The finding comes in the first report by the Independent International Commission of Inquiry on the Occupied Palestinian Territory, including East Jerusalem, and Israel, established last May by the UN Human Rights Council.
The Commission said occupation and discrimination are the key root causes of the recurrent tensions, instability, and drawn out nature of the conflict in the region.
Furthermore, impunity is feeding increased resentment among the Palestinian people, with forced displacement, demolitions, settlement construction and the blockade of Gaza, some of the main contributing factors to recurring cycles of violence.
“The findings and recommendations relevant to the underlying root causes were overwhelmingly directed towards Israel, which we have taken as an indicator of the asymmetrical nature of the conflict and the reality of one State occupying the other,” said Navanethem Pillay, the Commission’s chair, who also served as UN High Commissioner for Human Rights, 2008-2014.
The report was released after members conducted an assessment of recommendations made by previous Commissions of Inquiry and Fact-Finding Missions, as well as other UN mechanisms, and its own hearings.
The Commission also undertook two missions to Geneva and one to Jordan, and held consultations with various stakeholders, including Israeli and Palestinian civil society organizations.
Ignoring the call
Ms. Pillay said members found that previous recommendations “have overwhelmingly not been implemented”, including calls to ensure accountability for Israel’s violations of international humanitarian and human rights law, and the indiscriminate firing of rockets by Palestinian armed groups into Israel.
“It is this lack of implementation coupled with a sense of impunity, clear evidence that Israel has no intention of ending the occupation, and the persistent discrimination against Palestinians that lies at the heart of the systematic recurrence of violations in both the Occupied Palestinian Territory, including East Jerusalem, and Israel,” she said.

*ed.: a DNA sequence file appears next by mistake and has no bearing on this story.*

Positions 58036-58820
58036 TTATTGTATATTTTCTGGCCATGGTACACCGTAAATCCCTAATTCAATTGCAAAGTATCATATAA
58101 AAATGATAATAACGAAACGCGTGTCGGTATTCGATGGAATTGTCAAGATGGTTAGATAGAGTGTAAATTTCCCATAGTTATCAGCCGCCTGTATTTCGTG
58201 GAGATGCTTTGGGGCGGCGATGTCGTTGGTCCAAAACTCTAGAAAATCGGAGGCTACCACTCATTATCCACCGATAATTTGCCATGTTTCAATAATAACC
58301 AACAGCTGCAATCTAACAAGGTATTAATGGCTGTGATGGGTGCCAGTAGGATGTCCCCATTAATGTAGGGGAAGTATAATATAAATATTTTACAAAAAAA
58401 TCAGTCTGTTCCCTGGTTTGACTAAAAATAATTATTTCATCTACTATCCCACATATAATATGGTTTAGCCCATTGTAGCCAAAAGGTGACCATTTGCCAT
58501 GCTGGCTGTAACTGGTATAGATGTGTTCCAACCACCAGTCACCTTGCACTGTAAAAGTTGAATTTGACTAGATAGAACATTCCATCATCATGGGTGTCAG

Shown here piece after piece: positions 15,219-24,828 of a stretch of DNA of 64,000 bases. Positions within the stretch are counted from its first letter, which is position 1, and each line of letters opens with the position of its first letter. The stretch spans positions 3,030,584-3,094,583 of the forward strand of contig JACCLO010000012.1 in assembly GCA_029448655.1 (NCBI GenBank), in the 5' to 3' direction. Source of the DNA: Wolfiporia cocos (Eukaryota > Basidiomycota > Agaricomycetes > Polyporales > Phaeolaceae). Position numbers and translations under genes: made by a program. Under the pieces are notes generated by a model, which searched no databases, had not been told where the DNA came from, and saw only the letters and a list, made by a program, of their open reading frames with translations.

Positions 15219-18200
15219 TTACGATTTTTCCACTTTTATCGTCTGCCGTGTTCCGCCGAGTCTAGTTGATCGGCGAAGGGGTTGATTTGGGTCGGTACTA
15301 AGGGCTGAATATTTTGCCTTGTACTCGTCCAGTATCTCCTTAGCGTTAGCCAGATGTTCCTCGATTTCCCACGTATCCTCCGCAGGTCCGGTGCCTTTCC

The report focused on findings and recommendations directly related to the underlying root causes of recurrent tensions, instability, and prolonging of the conflict. Key recommendations have not been implemented, and this lies at the heart of the conflict, it said.
No end in sight
The Commission identified several overarching issues that lay at the core of most recommendations, such as Israel’s failure to uphold the laws and customs of war, including those of belligerent occupation, violations and abuses of individual and collective rights, and a lack of accountability.
“Our review of the findings and recommendations of previous UN mechanisms and bodies clearly indicates that ending Israel’s occupation, in full conformity with Security Council resolutions, remains essential in stopping the persistent cycle of violence,” Commissioner Miloon Kothari said.
“It is only with the ending of occupation that the world can begin to reverse historical injustices and move towards self-determination of the Palestinian peoples,” he added.
However, it is clear that Israel has no intention of ending the occupation, according to Commissioner Chris Sidoti.
“In fact, it has established clear policies to ensure complete permanent control over the Occupied Palestinian Territory. This includes altering the demography of these territories through the maintenance of a repressive environment for Palestinians and a favourable environment for Israeli settlers,” he said.
“Israel’s policies and actions build Palestinian frustration and lead to a sense of despair. They fuel the cycle of violence and the protraction of conflict.”
Fig leaf for violations in Palestine
The Commission’s report also noted that the Palestinian Authority frequently uses the occupation as a justification for its own human rights violations and as the core reason for its failure to hold legislative and presidential elections.
Meanwhile, the de facto authorities in Gaza, which is controlled by Hamas militants who broke away after winning elections in 2006, have shown little commitment to upholding human rights, and no adherence to international humanitarian law.
The report will be presented during the 50th regular session of the UN Human Rights Council, which opens next week in Geneva.
The Commission will conduct investigations and legal analysis into alleged violations and abuses, and will work with judicial accountability mechanisms toward ensuring individual, State and corporate accountability.
Members will also carefully assess the responsibilities of third States and those of private actors, in the continued policies of occupation.
Experts appointed to UN Commissions of Inquiry receive their mandates from the Human Rights Council.
They are neither UN staff, nor do they receive a salary for their work.